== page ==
It is important to stay vigilant with your small business to help keep it safe and secure.

Make sure doors and windows are locked when no one is present, that you have awareness of who has access to keys and codes, and that these are regularly updated with staff turnovers or unauthorised access. 

If you need to change the locks, contact a qualified locksmith.

Install a reliable security system and sensor lights

According to Crime Statistics Victoria, there were 5,245 breaking and entering/burglary offences targeting retailers in the year ending September 2023, an increase of 28.2 percent from 2022. 

Consider installing surveillance cameras inside and outside your premises. Other technology, such as 24/7 monitoring with smartphone integration, alarm systems, and real-time mobile alerts with set timers in place, can help deter criminal activity. 

Theft can be deterred by keeping the exterior well-lit, and through the use of motion sensor lights inside that activate with movement to help enhance security.

Use clear signage and empty window displays

As well as stating that no cash is on the premises, clearly indicate the presence of security systems to deter thieves from targeting your retail store.

Ensure you remove valuables from view (such as jewellery or expensive liquor) to deter opportunistic break-ins. 

Develop an emergency response plan

It's important to have a well-defined plan in case of theft or security breaches. 

Gordon recommends training staff to “develop and regularly practise an emergency response plan, including actions to take in the event of theft.” 

This may include having a hidden emergency call button, knowing what to say or do in the event of a break in or other form of contact with a burglar, and who to contact in the aftermath, including store owners and relevant business insurance contacts.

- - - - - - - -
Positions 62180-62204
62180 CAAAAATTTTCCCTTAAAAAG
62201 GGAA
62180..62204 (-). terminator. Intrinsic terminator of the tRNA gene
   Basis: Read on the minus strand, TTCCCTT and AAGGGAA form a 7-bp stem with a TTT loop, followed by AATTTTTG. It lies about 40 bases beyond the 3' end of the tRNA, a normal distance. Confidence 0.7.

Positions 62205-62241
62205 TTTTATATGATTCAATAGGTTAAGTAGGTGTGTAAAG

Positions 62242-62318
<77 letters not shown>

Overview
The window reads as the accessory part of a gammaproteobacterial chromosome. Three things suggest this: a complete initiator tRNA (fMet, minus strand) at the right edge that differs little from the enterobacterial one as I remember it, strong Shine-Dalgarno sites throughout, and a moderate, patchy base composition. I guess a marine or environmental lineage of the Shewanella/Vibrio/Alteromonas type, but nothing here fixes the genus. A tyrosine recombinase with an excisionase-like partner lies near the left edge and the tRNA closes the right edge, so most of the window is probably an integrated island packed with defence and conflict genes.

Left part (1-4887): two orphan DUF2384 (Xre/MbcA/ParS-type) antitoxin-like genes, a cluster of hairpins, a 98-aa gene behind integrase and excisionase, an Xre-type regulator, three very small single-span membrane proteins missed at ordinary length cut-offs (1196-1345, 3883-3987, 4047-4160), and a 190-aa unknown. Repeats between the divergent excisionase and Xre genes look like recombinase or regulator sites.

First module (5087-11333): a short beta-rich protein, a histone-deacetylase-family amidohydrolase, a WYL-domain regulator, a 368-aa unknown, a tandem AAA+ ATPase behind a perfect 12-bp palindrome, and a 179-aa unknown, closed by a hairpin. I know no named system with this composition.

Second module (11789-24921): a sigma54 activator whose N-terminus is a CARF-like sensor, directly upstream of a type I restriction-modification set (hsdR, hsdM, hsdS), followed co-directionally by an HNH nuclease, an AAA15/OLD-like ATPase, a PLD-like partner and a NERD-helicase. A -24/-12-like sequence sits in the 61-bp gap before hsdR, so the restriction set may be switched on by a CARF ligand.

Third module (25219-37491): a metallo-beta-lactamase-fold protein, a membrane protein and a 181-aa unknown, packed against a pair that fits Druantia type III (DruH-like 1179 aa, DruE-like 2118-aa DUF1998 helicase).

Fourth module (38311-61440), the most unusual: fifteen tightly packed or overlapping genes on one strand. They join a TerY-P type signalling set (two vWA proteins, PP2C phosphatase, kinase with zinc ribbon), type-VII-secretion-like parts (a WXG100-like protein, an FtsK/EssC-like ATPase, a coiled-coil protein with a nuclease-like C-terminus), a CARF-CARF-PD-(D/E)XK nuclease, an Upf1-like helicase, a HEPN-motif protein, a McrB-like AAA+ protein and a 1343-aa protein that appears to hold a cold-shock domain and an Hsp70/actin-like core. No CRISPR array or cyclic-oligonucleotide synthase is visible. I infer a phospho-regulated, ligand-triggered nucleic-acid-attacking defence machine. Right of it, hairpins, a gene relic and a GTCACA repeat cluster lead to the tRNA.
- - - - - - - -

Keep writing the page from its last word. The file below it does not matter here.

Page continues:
Woman locking up her store

Take time to ensure all entry points to your store are locked when your business is closed. Image: Getty

Proactive community engagement

Gordon reminds businesses not to underestimate the power of community in helping to collectively mitigate the risk of retail theft

“Get to know your business neighbours,” she says. “Engaging with your local business community can be a powerful preventive measure. When people come together as a community, they not only feel safer; they are safer.” 

Neighbourhood Watch recommends watching out for neighbouring businesses in your community by:

  • Establishing connections with neighbouring businesses.
  • Creating communication channels, such as private Facebook Groups or WhatsApp, to share information and report suspicious activities.
  • Forming a Neighbourhood Watch Business Group, where you can develop shared strategies to enhance the overall security of the business community.

“Consider collaborating with neighbouring businesses for mutual support and strategies,” says Gordon. “Stay in touch, keep an eye out for one another and report any suspicious behaviour to police.”

Check your business insurance coverage

Insurance cover suited to retailers can help to cover a shop in case of theft of stock, contents, equipment, and cash on premises. 

Optional covers tailored to businesses, such as additional cover for portable property including business mobile phones and laptops, can help protect against financial loss. Exclusions apply.